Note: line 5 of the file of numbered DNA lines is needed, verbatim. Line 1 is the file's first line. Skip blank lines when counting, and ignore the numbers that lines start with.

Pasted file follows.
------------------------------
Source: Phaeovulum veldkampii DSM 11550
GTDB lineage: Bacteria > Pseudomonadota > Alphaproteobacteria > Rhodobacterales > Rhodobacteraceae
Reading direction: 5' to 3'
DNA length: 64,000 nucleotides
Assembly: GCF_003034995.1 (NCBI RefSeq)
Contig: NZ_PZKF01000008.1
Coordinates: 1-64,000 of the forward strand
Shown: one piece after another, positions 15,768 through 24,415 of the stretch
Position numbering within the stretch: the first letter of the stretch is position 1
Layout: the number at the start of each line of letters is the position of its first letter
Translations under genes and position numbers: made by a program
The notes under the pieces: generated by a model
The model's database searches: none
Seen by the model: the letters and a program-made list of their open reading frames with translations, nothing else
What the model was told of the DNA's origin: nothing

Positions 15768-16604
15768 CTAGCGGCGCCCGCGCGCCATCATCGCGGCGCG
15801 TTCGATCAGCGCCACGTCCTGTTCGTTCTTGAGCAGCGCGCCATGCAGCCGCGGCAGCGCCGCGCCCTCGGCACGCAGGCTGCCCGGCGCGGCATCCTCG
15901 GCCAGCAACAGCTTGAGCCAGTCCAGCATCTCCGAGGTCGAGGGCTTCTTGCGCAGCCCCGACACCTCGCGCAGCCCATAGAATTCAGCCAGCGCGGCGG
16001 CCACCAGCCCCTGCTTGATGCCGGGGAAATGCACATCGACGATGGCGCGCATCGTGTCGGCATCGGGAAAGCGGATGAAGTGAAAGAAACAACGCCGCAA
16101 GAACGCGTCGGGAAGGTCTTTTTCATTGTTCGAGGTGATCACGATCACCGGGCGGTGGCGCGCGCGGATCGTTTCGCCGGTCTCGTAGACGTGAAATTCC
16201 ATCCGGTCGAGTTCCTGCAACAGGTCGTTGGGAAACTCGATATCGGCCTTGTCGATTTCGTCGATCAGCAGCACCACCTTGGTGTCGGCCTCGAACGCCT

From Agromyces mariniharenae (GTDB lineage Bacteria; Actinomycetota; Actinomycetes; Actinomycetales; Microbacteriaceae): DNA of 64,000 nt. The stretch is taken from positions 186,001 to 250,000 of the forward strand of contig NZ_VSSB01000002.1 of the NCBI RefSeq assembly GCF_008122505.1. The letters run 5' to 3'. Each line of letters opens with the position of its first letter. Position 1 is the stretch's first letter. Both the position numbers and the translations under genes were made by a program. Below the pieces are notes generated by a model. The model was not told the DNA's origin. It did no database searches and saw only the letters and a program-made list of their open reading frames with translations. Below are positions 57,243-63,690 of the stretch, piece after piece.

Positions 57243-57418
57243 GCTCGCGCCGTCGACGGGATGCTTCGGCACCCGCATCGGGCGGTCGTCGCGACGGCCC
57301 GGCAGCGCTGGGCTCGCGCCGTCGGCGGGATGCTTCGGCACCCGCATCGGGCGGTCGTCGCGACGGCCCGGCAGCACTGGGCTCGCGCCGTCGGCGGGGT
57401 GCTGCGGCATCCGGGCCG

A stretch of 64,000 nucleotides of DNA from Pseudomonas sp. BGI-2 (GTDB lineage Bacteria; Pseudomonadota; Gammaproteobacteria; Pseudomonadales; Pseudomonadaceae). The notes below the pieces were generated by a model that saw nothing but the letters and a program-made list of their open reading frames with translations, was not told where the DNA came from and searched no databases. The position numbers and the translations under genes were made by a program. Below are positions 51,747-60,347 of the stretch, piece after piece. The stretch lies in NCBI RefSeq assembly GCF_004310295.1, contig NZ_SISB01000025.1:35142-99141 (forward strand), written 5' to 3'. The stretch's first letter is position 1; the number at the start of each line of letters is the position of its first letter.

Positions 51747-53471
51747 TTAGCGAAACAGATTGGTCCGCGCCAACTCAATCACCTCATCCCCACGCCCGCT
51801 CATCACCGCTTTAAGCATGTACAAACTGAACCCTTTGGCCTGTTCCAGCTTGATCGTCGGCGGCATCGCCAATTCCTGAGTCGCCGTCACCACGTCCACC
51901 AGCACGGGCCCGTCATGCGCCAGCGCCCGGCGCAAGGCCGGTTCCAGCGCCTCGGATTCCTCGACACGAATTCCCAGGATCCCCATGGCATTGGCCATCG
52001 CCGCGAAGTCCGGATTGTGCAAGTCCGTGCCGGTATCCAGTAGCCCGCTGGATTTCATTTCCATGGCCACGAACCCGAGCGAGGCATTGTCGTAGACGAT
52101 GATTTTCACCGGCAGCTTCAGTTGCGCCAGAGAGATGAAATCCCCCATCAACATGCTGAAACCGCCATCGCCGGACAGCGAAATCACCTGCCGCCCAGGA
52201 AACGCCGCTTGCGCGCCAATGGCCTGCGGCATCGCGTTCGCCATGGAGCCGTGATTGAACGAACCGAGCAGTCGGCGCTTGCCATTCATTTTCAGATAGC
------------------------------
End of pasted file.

Assembly: GCF_003034995.1 (NCBI RefSeq)